The Adventures of Maya the Bee (German: Die Biene Maja) is a German book, comic book series and animated television series, first written by Waldemar Bonsels and published in 1912. The book has been published also in many other languages.
The stories revolve around a little bee named Maya and her friends Willy the bee, Flip the grasshopper (referred to as "Maja", "Willi" and "Philip" in some versions), Mrs. Cassandra (Maya's teacher), and many other insects and other creatures. The book depicts Maya's development from an adventurous youngster to a responsible adult member of bee society.
Bonsels' original book contains fewer than 200 pages. The storyline is centered on the relation of Maya and her many adventures.
Maya is a bee born in a bee hive during internal unrest: the hive is dividing itself into two new colonies. Maya is raised by her teacher, Mrs. Cassandra. Despite Mrs. Cassandra's warnings, Maya wants to explore the wide world and commits the unforgivable crime of leaving the hive. During her adventures, Maya, now in exile, befriends other insects and braves dangers with them. In the climax of the book, Maya is taken prisoner by hornets, the bees' sworn enemies.
Prisoner of the hornets, Maya learns of a hornet plan to attack her native hive. Maya is faced with the decision to either return to hive and suffer her due punishment, saving the hive, or leaving the plan unannounced, saving herself but destroying the hive. As may be expected, Maya, after severe pondering, makes the decision to return. In the hive, she announces the coming attack and is, totally unexpectedly, pardoned. The forewarned bees triumph over the hornet attack force. Maya, now a heroine of the hive, becomes a teacher, like Mrs. Cassandra and shares her experiences and wisdom with the future generation.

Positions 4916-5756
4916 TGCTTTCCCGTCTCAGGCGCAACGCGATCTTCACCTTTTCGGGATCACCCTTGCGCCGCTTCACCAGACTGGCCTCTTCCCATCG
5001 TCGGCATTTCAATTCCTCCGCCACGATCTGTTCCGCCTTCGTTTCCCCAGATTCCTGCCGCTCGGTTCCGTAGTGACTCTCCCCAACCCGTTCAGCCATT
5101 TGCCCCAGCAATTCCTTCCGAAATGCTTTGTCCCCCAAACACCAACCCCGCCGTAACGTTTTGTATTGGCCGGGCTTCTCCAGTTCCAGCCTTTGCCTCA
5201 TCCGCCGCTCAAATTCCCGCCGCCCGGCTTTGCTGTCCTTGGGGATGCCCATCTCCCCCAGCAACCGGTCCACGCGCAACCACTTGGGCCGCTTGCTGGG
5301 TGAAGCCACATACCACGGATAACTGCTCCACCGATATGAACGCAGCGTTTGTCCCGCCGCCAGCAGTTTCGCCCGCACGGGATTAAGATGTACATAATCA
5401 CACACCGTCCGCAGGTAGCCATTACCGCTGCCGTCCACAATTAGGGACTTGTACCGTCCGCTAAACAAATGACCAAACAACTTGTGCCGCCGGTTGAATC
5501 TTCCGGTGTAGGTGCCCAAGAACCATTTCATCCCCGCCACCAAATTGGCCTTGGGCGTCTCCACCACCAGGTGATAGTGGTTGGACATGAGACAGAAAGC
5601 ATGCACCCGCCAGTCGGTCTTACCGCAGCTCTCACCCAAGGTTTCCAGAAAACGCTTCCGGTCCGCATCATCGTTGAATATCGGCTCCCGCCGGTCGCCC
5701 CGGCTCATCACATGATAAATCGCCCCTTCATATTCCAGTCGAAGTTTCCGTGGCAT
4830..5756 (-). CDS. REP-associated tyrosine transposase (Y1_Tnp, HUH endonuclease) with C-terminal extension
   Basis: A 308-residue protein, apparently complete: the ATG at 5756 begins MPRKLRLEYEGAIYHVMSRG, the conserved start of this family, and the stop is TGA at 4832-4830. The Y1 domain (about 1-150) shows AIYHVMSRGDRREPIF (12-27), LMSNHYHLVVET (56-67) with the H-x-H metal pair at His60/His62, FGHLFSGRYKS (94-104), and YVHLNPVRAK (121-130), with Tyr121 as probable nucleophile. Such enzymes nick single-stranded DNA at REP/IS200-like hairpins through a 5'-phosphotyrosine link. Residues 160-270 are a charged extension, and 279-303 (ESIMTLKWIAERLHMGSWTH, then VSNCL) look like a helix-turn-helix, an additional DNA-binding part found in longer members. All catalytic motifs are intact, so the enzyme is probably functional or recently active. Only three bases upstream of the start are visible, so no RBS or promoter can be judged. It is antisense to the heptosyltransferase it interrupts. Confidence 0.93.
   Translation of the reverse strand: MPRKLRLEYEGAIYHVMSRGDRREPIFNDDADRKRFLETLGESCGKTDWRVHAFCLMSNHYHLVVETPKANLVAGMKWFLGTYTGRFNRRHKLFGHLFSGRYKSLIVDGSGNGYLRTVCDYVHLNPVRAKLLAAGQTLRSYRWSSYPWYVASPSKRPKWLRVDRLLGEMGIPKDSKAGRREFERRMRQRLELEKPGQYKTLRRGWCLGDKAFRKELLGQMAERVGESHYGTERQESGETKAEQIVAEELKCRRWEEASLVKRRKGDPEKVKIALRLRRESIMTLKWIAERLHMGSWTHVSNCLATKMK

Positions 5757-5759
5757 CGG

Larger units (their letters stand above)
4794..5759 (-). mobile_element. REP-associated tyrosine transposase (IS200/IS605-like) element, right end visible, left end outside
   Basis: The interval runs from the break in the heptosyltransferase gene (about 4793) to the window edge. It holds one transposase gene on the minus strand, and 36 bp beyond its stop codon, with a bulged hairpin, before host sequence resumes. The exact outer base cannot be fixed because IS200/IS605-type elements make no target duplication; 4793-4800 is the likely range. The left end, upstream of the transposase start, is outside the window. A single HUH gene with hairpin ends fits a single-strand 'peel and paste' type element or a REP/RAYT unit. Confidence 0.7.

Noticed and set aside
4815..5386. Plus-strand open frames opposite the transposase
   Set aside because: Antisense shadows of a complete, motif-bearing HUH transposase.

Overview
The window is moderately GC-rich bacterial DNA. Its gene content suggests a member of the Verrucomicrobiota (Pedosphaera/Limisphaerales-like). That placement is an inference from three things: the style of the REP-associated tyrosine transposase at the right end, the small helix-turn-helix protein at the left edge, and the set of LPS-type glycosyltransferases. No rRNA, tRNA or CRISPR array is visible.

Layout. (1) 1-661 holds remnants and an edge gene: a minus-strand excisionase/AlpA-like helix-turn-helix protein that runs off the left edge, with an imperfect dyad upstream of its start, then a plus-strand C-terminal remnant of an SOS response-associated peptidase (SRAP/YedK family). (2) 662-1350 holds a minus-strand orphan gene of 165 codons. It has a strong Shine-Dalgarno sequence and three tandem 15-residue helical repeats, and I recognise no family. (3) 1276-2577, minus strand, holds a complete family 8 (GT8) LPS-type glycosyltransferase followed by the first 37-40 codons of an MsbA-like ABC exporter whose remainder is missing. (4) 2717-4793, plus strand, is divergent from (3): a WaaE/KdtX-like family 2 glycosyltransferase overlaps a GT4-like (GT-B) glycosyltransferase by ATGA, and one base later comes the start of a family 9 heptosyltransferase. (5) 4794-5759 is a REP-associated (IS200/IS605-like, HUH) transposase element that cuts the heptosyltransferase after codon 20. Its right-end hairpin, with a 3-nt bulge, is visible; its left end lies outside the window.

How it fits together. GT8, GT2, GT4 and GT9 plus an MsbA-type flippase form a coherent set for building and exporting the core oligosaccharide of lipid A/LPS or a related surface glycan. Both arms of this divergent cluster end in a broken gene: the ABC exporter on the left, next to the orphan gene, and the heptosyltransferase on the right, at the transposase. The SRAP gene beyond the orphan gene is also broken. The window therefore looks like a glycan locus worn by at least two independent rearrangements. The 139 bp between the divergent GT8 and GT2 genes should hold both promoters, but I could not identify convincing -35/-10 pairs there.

Analysis of the book
The original book from 1912 was a fable with a political message, analogously to Jean de La Fontaine's or Ivan Krylov's work. Maya represents the ideal citizen, and the beehive represents a well-organized militarist society. It has also elements of nationalism and racism. Maya gets angry in two instances. First, a grasshopper fails to distinguish between bees and wasps. Maya's vicious verbal attack includes calling the wasps "a useless gang of bandits" [Räubergeschlecht] that have no "home or faith" [Heimat und Glauben]. Second, a fly calls Maya an idiot, which prompts Maya to shout that she's going to teach "respect for bees" and to threaten the fly with her stinger. This is analyzed such that respect is based on the threat of violence. Collectivism versus individualism is also a theme. Maya's independence and departure from the beehive is seen as reproachable, but it is atoned by her warning of the hornets' attack. This show of loyalty restores her position in the society. In the hornet attack part of the story, the bees' will to defend and the heroic deaths of bee officers are glorified, often in overtly militarist tones.
In the post-WWII adaptions, the militarist element was naturally toned down considerably, the hornets' role reduced, and the character of Willy, a lazy and quite un-warlike drone bee, was introduced (he does not appear in the novel). In the cartoon series, the briskly marching, but ridiculously incompetent ant armies provide a parody of militarism.